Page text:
Citizen News & Comments


Dr. Howard Gardner based his theory of "multiple intelligences" on his study of child prodigies, such as this 4-year-old pianist. You listen to this and realize that many adults who have taken many years of lessons could never match this child to whom music seems a part of her very soul. Gardner's reasoning was that if some children could demonstrate such genius, that must be an intelligence that resides in the brain that others can tap into, but perhaps never master to such a degree. Gardner began in identifying eight abilities that he held to meet the criteria:of a separate intelligence: musical–rhythmic, visual–spatial, verbal–linguistic, logical–mathematical, bodily–kinesthetic, interpersonal, intrapersonal, and naturalistic. However, he later suggested that the true number could be 13 or more. One of the key takeaways is to understand that not all intelligence is measured by an IQ test and some intelligences are not only not nurtured nor rewarded in the typical classroom, but may be stifled and even punished. For example, interpersonal intelligence could be associated with a student who talks too much in class. Kinesthetic intelligence might reveal itself in a student who fidgets around too much, who can't sit still. They have an intelligence longing to be expressed but are punished in school. Almost everyone has some area of potential genius and some areas of retardation. To be successful we need to find our genius within. We will also benefit from strengthening our areas of weakness, but our greatest success will be achieved in pursuing our genius.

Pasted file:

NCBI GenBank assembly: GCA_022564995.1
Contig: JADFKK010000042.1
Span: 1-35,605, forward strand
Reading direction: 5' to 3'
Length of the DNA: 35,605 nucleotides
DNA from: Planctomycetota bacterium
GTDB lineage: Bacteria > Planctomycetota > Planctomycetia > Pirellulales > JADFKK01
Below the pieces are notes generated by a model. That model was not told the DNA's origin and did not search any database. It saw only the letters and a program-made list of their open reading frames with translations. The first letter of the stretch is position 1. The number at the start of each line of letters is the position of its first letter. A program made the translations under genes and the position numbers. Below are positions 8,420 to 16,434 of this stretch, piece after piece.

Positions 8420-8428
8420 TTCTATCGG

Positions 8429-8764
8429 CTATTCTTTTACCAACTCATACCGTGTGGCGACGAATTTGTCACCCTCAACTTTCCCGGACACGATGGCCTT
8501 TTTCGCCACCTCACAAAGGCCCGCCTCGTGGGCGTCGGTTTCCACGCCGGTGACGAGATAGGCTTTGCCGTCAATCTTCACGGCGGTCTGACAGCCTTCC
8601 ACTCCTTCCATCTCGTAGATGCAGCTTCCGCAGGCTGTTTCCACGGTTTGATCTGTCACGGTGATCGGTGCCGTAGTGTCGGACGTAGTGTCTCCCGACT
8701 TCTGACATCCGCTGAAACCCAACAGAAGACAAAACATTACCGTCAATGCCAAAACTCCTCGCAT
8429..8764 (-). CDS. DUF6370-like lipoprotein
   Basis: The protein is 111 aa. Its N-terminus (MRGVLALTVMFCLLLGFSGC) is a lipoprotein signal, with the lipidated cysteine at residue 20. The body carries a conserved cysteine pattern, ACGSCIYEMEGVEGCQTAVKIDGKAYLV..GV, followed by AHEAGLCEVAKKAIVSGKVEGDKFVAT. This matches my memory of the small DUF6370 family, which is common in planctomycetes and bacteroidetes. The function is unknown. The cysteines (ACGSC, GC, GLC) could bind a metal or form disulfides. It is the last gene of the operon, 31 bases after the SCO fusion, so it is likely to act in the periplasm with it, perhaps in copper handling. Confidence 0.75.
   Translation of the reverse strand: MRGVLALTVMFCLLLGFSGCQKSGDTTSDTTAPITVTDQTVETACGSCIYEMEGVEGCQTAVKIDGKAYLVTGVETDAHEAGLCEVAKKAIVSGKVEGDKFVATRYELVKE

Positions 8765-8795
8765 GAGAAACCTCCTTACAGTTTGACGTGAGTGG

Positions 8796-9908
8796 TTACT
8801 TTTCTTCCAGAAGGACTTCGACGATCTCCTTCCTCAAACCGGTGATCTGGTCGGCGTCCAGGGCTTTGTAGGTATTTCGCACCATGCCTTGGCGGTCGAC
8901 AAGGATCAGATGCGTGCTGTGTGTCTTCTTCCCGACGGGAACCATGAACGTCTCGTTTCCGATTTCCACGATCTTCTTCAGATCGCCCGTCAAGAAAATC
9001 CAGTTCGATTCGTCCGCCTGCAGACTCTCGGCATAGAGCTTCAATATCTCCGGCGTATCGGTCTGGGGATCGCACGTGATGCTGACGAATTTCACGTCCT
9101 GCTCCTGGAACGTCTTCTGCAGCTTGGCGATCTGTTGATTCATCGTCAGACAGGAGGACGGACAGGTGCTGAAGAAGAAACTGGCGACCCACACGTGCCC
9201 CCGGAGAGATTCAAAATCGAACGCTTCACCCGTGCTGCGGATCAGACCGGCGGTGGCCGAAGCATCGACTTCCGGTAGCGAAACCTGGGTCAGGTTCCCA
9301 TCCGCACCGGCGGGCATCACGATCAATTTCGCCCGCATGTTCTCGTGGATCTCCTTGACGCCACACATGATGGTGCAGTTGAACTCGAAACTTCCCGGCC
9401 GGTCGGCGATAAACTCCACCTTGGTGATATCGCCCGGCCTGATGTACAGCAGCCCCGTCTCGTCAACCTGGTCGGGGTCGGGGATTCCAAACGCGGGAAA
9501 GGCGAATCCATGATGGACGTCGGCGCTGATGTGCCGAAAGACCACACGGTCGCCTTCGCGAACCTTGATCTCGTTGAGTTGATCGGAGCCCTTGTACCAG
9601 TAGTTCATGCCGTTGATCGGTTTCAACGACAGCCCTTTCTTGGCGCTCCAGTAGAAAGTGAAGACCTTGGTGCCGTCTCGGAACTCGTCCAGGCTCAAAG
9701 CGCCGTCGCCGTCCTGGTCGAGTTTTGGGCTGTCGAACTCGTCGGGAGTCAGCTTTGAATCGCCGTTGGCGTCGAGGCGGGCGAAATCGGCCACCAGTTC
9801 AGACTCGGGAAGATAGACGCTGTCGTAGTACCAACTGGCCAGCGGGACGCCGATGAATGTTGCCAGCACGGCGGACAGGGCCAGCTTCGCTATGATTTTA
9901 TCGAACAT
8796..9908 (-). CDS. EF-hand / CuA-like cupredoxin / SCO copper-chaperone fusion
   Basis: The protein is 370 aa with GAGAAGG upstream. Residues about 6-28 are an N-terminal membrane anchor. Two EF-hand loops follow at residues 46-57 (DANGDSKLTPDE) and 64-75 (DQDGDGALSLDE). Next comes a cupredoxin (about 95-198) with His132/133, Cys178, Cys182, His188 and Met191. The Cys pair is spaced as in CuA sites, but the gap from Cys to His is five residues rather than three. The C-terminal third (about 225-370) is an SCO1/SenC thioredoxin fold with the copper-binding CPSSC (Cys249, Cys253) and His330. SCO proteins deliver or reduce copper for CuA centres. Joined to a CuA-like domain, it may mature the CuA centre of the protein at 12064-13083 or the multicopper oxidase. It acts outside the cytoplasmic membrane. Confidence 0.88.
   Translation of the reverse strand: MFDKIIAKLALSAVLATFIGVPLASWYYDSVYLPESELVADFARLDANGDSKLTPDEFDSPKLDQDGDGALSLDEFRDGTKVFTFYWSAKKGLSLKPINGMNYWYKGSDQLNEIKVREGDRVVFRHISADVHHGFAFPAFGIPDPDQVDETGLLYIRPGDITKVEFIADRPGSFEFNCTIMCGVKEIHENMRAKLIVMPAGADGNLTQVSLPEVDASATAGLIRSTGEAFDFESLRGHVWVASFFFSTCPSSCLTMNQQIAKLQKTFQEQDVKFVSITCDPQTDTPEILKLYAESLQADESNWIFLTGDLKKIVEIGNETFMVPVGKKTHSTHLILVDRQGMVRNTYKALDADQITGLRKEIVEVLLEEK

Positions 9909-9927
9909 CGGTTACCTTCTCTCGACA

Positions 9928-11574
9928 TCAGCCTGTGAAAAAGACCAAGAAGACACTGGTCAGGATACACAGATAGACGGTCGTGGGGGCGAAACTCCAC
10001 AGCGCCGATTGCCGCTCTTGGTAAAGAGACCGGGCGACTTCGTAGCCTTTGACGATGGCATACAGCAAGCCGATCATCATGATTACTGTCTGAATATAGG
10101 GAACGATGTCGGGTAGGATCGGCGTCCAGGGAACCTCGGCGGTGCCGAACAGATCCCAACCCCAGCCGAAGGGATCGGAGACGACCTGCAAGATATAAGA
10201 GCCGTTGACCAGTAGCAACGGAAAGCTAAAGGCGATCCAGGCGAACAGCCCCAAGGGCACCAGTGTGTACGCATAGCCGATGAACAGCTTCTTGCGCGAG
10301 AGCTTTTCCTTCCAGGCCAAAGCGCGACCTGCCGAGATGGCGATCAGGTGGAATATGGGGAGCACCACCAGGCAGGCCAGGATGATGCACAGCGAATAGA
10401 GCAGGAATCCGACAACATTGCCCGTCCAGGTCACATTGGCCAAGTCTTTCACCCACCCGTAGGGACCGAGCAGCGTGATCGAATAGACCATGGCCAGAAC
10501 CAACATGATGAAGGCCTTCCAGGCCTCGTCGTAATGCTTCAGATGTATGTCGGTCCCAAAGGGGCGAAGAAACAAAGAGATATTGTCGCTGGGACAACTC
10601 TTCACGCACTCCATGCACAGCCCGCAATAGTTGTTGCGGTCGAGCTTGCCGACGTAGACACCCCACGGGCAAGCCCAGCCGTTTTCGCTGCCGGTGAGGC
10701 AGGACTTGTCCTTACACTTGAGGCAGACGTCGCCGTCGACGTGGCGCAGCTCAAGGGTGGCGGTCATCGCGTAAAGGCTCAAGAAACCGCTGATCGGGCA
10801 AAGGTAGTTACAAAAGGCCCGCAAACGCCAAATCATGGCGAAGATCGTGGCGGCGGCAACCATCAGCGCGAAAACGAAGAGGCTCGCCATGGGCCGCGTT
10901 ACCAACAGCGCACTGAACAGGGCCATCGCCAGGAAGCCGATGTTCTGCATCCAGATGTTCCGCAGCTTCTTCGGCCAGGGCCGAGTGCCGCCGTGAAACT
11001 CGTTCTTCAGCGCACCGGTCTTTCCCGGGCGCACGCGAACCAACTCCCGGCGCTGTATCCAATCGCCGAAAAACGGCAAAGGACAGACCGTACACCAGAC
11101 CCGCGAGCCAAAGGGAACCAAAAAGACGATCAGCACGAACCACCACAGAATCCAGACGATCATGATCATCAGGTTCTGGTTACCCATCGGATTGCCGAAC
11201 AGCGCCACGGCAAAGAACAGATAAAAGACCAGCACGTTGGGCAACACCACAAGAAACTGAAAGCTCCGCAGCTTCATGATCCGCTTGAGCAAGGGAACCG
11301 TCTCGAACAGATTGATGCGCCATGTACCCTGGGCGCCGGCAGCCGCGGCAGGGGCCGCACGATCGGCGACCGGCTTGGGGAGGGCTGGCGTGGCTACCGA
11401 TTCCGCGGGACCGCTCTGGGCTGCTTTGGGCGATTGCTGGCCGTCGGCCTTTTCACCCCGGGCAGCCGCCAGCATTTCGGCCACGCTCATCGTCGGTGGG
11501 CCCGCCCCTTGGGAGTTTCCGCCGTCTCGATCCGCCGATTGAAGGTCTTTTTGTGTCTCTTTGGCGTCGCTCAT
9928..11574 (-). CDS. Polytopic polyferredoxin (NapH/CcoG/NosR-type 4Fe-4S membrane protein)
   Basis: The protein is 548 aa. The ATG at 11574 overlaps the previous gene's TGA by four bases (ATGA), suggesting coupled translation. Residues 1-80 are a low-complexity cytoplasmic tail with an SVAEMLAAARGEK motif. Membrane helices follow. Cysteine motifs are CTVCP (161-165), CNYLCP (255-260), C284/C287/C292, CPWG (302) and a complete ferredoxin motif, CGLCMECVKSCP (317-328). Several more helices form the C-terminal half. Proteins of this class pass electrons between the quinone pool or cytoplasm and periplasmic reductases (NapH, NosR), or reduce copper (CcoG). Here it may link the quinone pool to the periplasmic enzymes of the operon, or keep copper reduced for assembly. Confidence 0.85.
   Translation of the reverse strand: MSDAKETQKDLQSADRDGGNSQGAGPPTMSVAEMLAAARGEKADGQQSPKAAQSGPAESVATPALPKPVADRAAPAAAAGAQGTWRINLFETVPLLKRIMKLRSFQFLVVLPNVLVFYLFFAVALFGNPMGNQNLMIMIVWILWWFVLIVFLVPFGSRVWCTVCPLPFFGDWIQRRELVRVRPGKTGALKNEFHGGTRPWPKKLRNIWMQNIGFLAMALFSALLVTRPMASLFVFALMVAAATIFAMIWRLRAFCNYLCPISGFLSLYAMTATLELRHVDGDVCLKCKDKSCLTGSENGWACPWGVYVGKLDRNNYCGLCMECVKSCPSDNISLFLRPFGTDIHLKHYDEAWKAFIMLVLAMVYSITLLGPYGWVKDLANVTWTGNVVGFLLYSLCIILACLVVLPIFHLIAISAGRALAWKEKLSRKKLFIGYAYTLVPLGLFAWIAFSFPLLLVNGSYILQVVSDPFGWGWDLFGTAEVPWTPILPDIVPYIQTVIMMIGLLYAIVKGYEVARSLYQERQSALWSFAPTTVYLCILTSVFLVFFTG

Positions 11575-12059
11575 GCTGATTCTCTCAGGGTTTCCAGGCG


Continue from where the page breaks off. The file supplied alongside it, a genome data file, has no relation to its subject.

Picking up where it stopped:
Another child prodigy is seen in the video below. The introduction and subtitles are in Russian,but what you will see is a 4-year-old easily conversing and in some cases reading in 7 different languages. She has been by being told that if she does so correctly, she will be given a gift at the conclusion.

Last modified: Friday, 20 January 2017, 01:50 PM